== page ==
WALLS AREN’T TECHNOLOGICAL SUPPORT. THEY’RE WALLS. THEY DON’T DO ANYTHING.
So, yeah, support immigrants’ rights. If you want to really get a handle on the subject, I can’t recommend Sonia Nazario’s Enrique’s Journey enough.
That being said, I’m going to make this writing-related.
Immigration is part of everyone immigrant’s narrative. Whether they’re refugees or naturalized American citizens.
However, last week I said I was going to stray away from the immigrant narrative, and this is because I am still determining what my own voice is like and how it fits therein. I've spoken about my association with the Librotraficante movement and the movement to keep Mexican-American Studies in schools. I confess to sometimes feeling like a fraud. Like la causa doesn't apply to me. And part of that is my own upbringing in comparative, middle class privilege. My own immigrant narrative is not one of harrowing travels through the desert or being chased by nefarious CBP and ICE agents. I did have to wait a long time for the opportunity to be an LPR, but we had the opportunity to wait. And when we did move, we went from one city in the border to another city in the border. Although there was culture shock, for the most part, I was moving into a homogenous environment.
Speaking for myself, nothing inside really changed. I read the same books. Celebrated the same holidays. Ate the same food. Spoke the same language at home. External things did change: moving from a gas to an electric stove, moving from a house to an apartment, a lot more Hot Pockets, everything getting real quiet at 10 p.m. But because the Valley is so Latino, my transition was simplified. This is not to say “no, pity me, I had a blessed childhood!”, it’s not. I know it’s good for writers to have that dark and suffer-y (boom, #AlternativeWords) but I didn’t. I am very fortunate and very thankful for the support system I’ve had my entire life.
Here is a snapshot of a random Friday in 2005:
7:45 a.m. – dropped off at school because I had inexplicably developed severe driving anxiety that didn’t fade until the following fall.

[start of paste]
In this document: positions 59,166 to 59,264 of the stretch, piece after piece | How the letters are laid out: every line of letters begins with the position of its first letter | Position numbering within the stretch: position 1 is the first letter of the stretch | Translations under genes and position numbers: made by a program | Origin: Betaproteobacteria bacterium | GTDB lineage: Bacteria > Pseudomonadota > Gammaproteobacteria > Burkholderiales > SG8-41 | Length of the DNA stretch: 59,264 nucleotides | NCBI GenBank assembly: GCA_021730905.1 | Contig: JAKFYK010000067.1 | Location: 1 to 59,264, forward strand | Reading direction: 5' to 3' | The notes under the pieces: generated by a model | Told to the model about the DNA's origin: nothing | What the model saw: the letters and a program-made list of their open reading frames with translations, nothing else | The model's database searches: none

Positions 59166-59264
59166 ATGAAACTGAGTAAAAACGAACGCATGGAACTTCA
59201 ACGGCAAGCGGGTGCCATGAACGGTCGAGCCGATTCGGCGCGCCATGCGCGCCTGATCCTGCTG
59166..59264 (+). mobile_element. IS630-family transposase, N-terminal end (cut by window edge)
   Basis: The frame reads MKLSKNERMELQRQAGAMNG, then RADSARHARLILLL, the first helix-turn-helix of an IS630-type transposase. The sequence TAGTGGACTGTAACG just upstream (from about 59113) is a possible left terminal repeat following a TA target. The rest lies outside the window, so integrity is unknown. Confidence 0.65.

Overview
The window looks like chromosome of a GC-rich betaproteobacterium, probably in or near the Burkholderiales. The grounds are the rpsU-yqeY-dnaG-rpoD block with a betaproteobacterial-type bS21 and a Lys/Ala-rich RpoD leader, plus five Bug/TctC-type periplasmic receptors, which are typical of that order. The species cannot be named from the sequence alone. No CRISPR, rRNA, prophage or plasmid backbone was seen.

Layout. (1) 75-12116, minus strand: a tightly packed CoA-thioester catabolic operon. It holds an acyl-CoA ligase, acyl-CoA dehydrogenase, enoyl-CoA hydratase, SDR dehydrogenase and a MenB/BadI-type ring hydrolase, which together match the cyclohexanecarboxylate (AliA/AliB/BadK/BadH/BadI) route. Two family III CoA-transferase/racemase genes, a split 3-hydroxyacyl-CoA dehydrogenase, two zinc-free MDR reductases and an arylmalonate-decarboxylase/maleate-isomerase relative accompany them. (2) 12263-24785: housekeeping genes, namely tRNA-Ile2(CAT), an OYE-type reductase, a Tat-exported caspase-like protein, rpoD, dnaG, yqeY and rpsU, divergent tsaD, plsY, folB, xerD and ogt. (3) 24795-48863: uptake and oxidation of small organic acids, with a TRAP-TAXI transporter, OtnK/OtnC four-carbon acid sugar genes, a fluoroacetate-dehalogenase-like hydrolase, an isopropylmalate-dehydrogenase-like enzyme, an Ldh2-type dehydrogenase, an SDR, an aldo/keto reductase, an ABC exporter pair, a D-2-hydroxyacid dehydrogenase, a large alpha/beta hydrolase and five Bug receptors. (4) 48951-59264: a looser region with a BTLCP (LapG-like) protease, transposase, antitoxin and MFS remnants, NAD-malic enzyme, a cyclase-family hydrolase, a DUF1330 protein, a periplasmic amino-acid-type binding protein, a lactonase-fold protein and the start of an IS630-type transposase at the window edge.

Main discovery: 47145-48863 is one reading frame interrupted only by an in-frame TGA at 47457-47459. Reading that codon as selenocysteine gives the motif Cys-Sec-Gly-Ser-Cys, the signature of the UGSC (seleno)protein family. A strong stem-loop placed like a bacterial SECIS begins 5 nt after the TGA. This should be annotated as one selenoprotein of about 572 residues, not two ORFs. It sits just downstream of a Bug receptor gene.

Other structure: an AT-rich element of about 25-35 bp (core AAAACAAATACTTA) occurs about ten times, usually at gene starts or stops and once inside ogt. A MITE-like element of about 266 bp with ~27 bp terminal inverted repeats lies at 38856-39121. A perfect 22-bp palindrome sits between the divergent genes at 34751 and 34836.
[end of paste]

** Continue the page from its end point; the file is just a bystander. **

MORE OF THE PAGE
8:00 a.m. -3:18 p.m. – go to school.
3:18-4:00 p.m. – spend time after school arguing over what movie we would watch
4:00-7:30 p.m. – go to mall, hang out, eat at the food court, watch movie since we weren’t going to go to the football game (2edgy4you)
7:30-9:30 p.m. – catch another movie at home or just hang out at someone’s place (A variant here was going to Chilli’s since we couldn’t agree on a place to go eat and settled on the place we all equally disliked)
9:30 p.m. -3:00 a.m. – waste time on the internet either talking to an unrequited crush/internet friends, reading a book, or writing on my livejournal/xanga/myspace blog.
That’s the same Friday millions of American teenagers have.
When I arrived in Houston, my transition wasn’t that of a new immigrant to the United States. I was already, as some might say, Americanized.
My transition wasn’t Mexican - > American. My transition was moving from point A to point B. It was the transition of a small-town boy into the big city. It was a transition mirrored by my then-girlfriend as she moved from the rural Midwest to Houston. Point A to Point B.
(Although I had an advantage since Houston summer felt just like home to me)
So my decision to step away from the immigration narrative comes from all of that. Come talk to me and I’ll point you in the direction of writers who integrate that narrative in beautiful prose. I’ll point you to writers who will talk about the nature and the struggle of being bicultural and finding their place. I'll give you one example: Benjamin Alire Saenz's Everything Begins and Ends at the Kentucky Club that's a great example and one of the most powerful books I've ever read.
I have decided to chart my own path, and if people want to follow, cool, if they don't, that's also cool. I'm doing my own thing, not to rebel, not to be eccentric, but just because it's who I am.
(Lyrics from Ricardo Arjona and Intocable - Mojado)